Drier Trend in April (So far) for Core of Great Plains Drought Area

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Discussion: The ECM ENS 24-hour precipitation amount change is much drier across the central Great Plains and Mid-south U.S. (Fig. 1). The sensible forecast is drier than normal for the southern half of the Great Plains and western half of Texas (Fig. 2). The drier scenario is preferred due to the transition of the Madden Julian oscillation from phase_7 to phase_1 over the next 2 weeks which is favorable for wet weather to the east of the drought area. The ECM 120-hour forecast identifies scattered moderate rain in the central Great Plains despite the presence of severe weather tomorrow and Saturday (Fig. 3). Current soil moisture conditions reveal the intense Nebraska to Texas drought (Fig. 4) and drier trend in April so far (Fig. 5) while wet bias is in the northwest Gulf States or farther east.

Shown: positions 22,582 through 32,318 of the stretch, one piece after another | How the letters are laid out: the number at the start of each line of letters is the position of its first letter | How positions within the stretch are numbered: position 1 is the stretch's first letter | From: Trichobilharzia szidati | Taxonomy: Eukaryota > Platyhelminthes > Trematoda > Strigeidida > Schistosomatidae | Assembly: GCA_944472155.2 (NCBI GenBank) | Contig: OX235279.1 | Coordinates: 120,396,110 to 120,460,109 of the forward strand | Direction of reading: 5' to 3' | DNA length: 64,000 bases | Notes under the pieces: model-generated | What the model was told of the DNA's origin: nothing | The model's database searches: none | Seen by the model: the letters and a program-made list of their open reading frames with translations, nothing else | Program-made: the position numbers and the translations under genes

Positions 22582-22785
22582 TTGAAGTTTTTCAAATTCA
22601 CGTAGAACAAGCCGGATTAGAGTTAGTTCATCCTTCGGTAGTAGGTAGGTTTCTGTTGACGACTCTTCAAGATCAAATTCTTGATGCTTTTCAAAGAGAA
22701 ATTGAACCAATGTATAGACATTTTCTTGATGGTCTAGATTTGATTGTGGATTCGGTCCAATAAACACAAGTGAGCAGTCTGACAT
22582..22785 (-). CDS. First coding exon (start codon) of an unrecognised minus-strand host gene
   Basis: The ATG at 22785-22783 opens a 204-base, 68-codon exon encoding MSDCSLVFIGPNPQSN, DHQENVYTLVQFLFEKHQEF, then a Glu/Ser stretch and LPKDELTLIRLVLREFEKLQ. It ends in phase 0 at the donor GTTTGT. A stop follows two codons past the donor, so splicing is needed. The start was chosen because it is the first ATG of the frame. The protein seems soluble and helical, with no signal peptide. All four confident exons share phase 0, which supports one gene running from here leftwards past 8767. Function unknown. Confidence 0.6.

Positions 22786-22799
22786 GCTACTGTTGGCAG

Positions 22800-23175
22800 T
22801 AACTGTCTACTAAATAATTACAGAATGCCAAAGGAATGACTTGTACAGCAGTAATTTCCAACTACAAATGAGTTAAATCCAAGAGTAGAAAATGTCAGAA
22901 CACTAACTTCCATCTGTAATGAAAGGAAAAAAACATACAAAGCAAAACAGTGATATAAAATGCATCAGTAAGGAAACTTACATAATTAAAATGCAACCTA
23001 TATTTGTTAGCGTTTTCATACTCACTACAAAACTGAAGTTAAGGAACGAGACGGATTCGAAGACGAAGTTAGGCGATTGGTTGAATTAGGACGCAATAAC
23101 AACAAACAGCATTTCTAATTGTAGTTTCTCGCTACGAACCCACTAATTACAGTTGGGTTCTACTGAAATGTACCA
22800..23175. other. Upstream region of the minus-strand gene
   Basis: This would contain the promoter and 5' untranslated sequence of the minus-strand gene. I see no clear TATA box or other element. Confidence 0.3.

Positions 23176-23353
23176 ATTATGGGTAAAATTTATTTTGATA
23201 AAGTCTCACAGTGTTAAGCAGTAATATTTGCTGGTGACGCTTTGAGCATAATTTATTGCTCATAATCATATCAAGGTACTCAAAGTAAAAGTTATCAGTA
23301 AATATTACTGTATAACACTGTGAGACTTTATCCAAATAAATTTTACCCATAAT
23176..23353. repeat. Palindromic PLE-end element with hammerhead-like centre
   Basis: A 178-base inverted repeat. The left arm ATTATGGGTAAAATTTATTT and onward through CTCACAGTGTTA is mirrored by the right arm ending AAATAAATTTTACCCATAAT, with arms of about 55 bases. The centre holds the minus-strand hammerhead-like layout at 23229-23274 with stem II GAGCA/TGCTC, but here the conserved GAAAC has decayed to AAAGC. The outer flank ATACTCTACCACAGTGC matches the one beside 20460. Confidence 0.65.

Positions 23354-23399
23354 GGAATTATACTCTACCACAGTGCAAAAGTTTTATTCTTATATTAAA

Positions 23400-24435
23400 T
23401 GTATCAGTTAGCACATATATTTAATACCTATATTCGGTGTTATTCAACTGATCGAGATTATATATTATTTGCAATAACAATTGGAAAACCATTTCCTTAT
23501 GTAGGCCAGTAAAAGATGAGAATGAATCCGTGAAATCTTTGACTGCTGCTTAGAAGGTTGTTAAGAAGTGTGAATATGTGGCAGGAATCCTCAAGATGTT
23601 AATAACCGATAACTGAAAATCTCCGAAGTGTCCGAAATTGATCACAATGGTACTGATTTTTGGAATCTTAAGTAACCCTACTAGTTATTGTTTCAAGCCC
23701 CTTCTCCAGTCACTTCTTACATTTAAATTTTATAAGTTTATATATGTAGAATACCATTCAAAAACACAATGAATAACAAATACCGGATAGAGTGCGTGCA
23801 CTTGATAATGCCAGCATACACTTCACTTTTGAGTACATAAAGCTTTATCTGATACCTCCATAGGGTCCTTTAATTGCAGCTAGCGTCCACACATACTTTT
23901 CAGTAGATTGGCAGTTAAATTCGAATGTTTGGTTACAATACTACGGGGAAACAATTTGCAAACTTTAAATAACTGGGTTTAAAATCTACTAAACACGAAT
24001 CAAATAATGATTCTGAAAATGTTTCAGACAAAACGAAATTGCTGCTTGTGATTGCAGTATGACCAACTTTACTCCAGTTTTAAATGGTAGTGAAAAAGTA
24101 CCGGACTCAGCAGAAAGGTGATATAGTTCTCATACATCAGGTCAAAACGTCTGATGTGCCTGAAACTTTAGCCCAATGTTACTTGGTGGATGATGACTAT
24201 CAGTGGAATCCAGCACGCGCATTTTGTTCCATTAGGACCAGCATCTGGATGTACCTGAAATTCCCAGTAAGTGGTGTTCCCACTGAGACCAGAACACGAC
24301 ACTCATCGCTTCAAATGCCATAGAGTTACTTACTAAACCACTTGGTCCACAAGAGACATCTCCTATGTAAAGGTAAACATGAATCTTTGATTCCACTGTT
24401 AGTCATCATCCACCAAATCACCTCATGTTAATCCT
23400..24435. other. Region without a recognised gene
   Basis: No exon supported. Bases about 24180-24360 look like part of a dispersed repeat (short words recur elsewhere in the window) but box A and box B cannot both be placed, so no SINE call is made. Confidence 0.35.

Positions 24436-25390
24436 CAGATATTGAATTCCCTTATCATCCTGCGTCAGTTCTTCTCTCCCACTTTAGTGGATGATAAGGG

Fig. 1: Climate Impact Company favors the drier ECM ENS 15-day forecast for the U.S. which is dramatically drier in the U.S. drought zone since yesterday.

Fig. 2: The ECM ENS 15-day percent of normal precipitation forecast reveals a dry regime in the central and southern Great Plains to West Texas.

Fig. 3: Severe thunderstorms are forecast for the central and eastern Great Plains FRI/SAT but most of the rainfall is east of that zone in the ECM 5-day outlook.

Fig. 4: The daily U.S. soil moisture anomaly analysis reveals drought in the Central U.S., Florida, and Mid-Atlantic States.


Fig. 5: The U.S. soil moisture change for April (so far) reveals a drier trend for the central/southern Great Plains while Texas/Louisiana are much wetter.